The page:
“Here is the legacy I hope we have: that we can fundamentally alter the employment evaluation systems, the employment reward systems, to make the New Orleans Police Department a customer service agency, not a police agency,” Serpas says. “If you have professional interactions with citizens, and you treat your coworkers professionally, I might not care if you get work on time sometimes. Or I might not be as interested in how many arrests you make or how many cars you stop.”
What he will be interested in, Serpas says, is how people are treated by his officers.
“If we have a customer service orientation, we can grow as a community policing organization. We can deal with the occasional times when our job bumps up against peoples’ perceptions of their rights, and we can learn together,” he says. “In fact, maybe the officer didn’t violate your rights. Maybe the officer was just simply following the laws of the land that you might not have been familiar with. But, because he treated you like a professional, you’re less likely to be mad personally, and can get to the solution and can get to the resolution. That’s going to be the legacy, and I think we’re going to pull that off.”
But it’s actions, not words, that will be needed to convince a skeptical community.
“We’ve done four iterations of independent surveying of perceptions of police officer performance in the city of New Orleans,” Serpas says. Though the organization as a whole is suffering from poor perception by the people of the city, “at the individual officer level of satisfied service from a police officer, we’re hovering around 75% approval.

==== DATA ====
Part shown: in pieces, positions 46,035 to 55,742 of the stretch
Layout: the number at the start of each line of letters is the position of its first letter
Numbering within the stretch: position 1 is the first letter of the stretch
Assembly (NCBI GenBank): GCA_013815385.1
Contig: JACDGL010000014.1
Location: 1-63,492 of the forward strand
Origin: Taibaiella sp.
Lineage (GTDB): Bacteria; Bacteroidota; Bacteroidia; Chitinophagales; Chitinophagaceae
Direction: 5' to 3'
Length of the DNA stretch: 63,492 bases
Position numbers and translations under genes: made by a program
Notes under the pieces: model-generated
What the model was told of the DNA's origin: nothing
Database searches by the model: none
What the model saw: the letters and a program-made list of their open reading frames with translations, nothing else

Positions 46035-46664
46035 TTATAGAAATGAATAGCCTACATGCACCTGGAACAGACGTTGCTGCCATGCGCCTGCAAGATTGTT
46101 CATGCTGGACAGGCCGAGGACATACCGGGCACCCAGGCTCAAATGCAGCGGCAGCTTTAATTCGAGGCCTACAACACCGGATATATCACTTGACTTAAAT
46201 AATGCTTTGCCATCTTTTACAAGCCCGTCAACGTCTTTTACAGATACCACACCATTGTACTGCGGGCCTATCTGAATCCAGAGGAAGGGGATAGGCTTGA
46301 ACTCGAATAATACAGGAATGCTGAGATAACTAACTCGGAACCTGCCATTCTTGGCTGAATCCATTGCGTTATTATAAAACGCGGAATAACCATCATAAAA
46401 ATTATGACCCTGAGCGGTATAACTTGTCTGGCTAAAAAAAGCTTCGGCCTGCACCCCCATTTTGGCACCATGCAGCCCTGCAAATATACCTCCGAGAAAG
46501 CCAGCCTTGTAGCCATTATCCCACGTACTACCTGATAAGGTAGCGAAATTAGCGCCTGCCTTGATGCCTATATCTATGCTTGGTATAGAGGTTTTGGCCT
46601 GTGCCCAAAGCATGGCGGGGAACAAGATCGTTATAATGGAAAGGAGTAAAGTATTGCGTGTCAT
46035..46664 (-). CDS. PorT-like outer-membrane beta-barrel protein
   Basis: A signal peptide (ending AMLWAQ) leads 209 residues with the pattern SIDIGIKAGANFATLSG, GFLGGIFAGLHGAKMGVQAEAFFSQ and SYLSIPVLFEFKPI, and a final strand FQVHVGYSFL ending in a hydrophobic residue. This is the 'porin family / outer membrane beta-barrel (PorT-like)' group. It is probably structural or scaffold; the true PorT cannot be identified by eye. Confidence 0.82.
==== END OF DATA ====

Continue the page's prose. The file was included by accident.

“We are rebuilding the police department one officer at a time; one interaction with a citizen at a time,” he continues. “We have great value there; we have a lot of positive news there, and a lot of positive movement there,” and the department will begin implementing independent surveys of residents to improve on that further.
“I’m going to find somebody who does this for a living; Gallup, Pew, whoever does polling data for a living. I’m gonna go to them and say, ‘Give me a valid sample design per employee, and then go out and call the people that they talk to, and ensure that our messages of professionalism, our messages our customer service were being acted upon.”
Serpas says the New Orleans Police Department is committed to that process, and is adopting the same concepts and models of improvement that Fortune 100 companies have successfully implemented in the past.
“On one axis is performance, on one axis is attitude,” he says. “All employees ought to be good at both, and we should strive for that. But we are going to shift the New Orleans Police Department from a department that allows performance to be superior to one that allows attitude to be. We’re gonna flip that whole dynamic, and attitude will always be superior to performance.”